Air contamination was one of the factors included in Metro’s environmental impact report. Contaminants such as sulfur dioxide and carbon monoxide are predicted to be higher if a maintenance facility is built, but the report does not claim to draw direct health implications from the results. For example, the study reported that carbon monoxide emissions would not exceed the standards set by the Environmental Protection Agency’s air quality standards, resulting in a “less-than-significant” projected impact at any of the four sites.

“A lot of the impact that we’re concerned about is really hard to quantify,” said Joel Reeves, a Fusion homeowner and realtor with Shorewood Realtors. “My concern as a real estate professional is that when industrial goes in next to a residential area … the feel is not welcoming, not family-oriented. At Fusion, we’re trying to create that family atmosphere.”

The six non-Fusion speakers included residents and professionals from Redondo Beach, Westchester and Inglewood. Some urged Metro to more strongly consider the location along Arbor Vitae Street between Airport and Aviation boulevards instead of their communities because it would be the least intrusive to residential areas.

Other groups expressed concerns with land use and property sales. Rob Antrobius, vice president of AMB Property Corporation in Redondo Beach, stated that his company would not be willing to sell their land to Metro for the maintenance facility if the location at Marine and Redondo Beach boulevards is selected.

“Typically, what happens is that if we decide that we want to purchase a site, more than 90-something percent of the cases, we do an appraisal, an offer is made and there’s a sale based on that offer,” Diaz said. “In the other percent of the cases, we might explore the possibility of eminent domain.”

“We try to avoid that as much as possible,” he said.

Diaz and Metro representatives told residents that over the next few weeks, they will take the public comments about the proposed facility locations into consideration when presenting final evaluation results to the Metro Board of Directors this spring for their decision.

The next meeting for public comment will be held March 31 at Inglewood City Hall from 6 to 8 p.m., and the deadline for public input is April 11 at 5 p.m.

Read more coverage of the maintenance yard debate:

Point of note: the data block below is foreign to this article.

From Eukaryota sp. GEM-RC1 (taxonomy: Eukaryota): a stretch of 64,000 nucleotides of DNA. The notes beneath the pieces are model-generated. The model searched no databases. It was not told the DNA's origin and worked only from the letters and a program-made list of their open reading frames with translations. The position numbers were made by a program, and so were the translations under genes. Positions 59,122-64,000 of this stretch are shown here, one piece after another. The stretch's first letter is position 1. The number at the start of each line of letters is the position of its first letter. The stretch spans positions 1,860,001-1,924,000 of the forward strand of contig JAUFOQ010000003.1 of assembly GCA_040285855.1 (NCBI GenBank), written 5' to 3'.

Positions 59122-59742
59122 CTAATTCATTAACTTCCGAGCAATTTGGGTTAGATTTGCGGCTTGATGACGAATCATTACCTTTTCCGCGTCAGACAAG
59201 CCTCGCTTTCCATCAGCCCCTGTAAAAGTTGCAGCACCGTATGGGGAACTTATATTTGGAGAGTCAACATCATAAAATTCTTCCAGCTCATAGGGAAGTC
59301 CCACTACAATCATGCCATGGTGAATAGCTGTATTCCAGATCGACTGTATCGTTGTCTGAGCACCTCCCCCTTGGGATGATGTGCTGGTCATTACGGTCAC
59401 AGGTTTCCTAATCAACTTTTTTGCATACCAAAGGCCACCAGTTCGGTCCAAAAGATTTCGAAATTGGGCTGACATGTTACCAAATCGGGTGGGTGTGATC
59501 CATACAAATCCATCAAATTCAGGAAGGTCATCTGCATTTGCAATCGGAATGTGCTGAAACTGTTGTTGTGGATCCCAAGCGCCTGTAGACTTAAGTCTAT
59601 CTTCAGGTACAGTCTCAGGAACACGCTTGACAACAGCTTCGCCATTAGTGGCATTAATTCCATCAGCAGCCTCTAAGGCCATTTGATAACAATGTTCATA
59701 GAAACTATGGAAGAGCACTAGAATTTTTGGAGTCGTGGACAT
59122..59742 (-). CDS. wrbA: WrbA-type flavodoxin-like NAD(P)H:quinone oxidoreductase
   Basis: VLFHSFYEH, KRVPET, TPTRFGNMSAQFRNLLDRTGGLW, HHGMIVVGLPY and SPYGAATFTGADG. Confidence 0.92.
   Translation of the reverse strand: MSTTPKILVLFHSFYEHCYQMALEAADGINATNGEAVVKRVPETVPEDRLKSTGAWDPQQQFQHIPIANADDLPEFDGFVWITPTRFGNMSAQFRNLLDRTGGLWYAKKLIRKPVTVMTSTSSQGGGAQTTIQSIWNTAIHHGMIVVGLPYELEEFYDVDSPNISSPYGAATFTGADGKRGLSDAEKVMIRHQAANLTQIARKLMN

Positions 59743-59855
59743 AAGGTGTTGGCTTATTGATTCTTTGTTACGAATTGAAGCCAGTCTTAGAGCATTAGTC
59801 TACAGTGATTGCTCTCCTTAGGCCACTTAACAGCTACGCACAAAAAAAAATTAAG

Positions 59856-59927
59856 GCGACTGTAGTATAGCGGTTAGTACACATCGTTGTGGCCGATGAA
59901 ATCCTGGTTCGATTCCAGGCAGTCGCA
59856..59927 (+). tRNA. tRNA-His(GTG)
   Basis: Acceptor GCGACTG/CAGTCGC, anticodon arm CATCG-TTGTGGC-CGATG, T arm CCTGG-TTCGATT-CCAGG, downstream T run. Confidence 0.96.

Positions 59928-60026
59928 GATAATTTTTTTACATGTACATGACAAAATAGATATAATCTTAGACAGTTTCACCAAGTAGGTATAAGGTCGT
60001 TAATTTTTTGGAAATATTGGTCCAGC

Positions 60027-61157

Hawthorne residents caught off guard by Metro project

Photo credit: Lisa Rau

Hawthorne residents caught off guard by Metro project

imageA proposed new Metro rail yard has raised concern among Hawthorne residents, who say they were not sufficiently notified about the site. They fear the site may bring health risks to the surrounding residential communities.

The Los Angeles County Metropolitan Transit Authority will discuss the matter Tuesday at a public meeting.

The long-planned light rail will connect the existing Green and Expo Metro lines, but the project comes with some baggage. The new rail will need a maintenance facility to service the trains that are expected to serve up to 21,300 riders per day. Since approval of the $1.4 billion project in 2008, Metro has surveyed dozens of possible locations along the 8.5-mile route from Exposition Boulevard to Los Angeles International Airport for the facility’s home, and they have narrowed it down to four possible sites.

There’s just one catch: one of the candidates was a last-minute add.

The proposed Hawthorne location sits near Marine Avenue on a stretch of Aviation Boulevard with an eclectic mix of industrial steel and glass from Northrop Grumman buildings interspersed with grassy athletic fields, the Redondo Beach Performing Arts Center and residential areas such as Fusion Center, a gated community of about 500 residents that already borders a Metro maintenance yard.

If selected for the new yard, the existing facility, known as Division 22, would expand from 3.5 to 15 acres to accommodate an additional 60 train cars for painting, cleaning and other services.